However it pans out now, the revelation of these rollout improvements also raises questions about the chain of events just after the 2013 election, when the NBN Co board was presented with a plan to cut what was believed to be AU$4.5 billion worth of costs from the fibre rollout, in large part due to the savings that have subsequently been validated.

Demonstrated savings of AU$315 per property, applied across a 11 million-premises FttP rollout, would deliver AU$3.465 billion in cost savings. Add in other process improvements in other parts of NBN Co, and you're not that far off the AU$4.5 billion savings proposal presented to the former board and incorporated into that revised Corporate Plan v13 — the findings and implications from which Turnbull continues to ignore to this day.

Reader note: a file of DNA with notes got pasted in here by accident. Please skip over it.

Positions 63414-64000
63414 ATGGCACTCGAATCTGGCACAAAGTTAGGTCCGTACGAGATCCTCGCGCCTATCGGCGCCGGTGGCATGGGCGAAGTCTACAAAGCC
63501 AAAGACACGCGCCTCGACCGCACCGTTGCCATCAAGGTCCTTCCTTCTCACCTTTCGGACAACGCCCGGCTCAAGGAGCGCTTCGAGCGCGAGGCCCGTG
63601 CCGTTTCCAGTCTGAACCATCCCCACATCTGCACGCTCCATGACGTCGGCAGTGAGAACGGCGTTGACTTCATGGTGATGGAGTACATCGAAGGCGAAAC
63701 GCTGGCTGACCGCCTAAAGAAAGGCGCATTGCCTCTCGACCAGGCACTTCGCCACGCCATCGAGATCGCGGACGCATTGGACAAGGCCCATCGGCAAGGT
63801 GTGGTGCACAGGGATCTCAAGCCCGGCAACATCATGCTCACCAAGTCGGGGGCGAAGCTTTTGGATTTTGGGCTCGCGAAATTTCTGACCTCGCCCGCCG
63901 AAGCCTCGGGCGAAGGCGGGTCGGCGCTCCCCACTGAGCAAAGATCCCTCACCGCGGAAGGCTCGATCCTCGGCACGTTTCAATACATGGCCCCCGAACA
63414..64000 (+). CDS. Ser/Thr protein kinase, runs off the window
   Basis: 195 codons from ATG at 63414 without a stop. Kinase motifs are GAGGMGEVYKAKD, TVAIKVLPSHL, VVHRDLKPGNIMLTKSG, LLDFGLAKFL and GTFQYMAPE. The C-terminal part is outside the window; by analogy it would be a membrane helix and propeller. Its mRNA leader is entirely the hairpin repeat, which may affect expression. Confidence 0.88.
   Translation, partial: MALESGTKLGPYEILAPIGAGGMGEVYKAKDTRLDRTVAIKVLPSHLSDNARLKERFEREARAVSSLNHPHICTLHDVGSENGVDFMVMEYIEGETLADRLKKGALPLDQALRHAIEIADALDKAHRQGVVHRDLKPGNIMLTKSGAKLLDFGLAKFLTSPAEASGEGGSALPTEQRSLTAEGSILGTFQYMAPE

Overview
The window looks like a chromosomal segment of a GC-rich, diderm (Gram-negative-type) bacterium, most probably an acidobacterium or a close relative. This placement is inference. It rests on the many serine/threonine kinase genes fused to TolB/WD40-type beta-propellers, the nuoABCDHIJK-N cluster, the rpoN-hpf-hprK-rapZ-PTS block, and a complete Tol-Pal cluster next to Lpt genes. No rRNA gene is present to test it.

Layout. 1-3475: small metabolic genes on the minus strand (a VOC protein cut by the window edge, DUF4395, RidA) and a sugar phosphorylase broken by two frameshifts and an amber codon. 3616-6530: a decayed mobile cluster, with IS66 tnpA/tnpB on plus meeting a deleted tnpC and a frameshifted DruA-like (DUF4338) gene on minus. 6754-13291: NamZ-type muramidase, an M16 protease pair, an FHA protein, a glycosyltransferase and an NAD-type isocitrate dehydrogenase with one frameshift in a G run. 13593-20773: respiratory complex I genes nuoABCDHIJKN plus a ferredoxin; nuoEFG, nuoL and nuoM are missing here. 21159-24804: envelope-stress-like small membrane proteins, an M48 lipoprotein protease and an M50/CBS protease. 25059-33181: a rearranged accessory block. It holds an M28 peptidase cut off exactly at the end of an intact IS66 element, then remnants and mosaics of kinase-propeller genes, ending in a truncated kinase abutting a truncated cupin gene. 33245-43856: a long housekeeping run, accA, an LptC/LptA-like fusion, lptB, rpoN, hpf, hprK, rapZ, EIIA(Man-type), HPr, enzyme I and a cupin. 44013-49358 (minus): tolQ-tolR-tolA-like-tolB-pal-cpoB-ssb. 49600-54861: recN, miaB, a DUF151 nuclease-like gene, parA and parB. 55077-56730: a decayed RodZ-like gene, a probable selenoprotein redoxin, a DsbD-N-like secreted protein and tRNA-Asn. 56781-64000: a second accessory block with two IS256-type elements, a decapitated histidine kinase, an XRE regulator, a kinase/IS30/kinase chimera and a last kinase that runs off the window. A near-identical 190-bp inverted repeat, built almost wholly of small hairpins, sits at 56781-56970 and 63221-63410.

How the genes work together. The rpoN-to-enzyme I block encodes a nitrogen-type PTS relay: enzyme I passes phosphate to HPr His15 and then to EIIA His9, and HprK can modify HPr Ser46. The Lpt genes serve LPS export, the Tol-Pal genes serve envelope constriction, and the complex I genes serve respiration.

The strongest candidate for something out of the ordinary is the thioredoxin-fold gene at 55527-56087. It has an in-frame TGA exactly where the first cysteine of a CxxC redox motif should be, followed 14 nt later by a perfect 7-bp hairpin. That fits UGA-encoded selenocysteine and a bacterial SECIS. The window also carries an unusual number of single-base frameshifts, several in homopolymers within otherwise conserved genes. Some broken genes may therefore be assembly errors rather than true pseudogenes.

That was the kick-off to a series of policy decisions that have sent the entire telecoms industry topsy-turvy as Turnbull defies logic and common sense — not to mention his own previous pronouncements — by actively seeking to buy and maintain Telstra's copper network, cut off competitive threats from rival TPG at the knees, and disincentivise telcos from investing in their own networks, all to protect the most significantly anti-competitive telecoms policy Australia has ever seen.

Turnbull used to refer to NBN Co as a "repugnant monopoly", but his determination to stay on-message, and to deliver FttN at all costs — even in the face of evidence from his own policy implementation organisation — is taking the discussion to a whole new level. And, to top it all off, Turnbull still isn't guaranteeing that his version of the NBN will even work. Such claims may be his way of hedging his bets, but for someone who was elected on claims that he would fix the NBN and finish it his way, they do raise more questions than they answer.

What do you think? What can we take from the optimised FttP results that have come to light? How would they have affected the NBN Strategic Review and CBA? Will NBN Co ultimately use them to boost the penetration of FttP after all?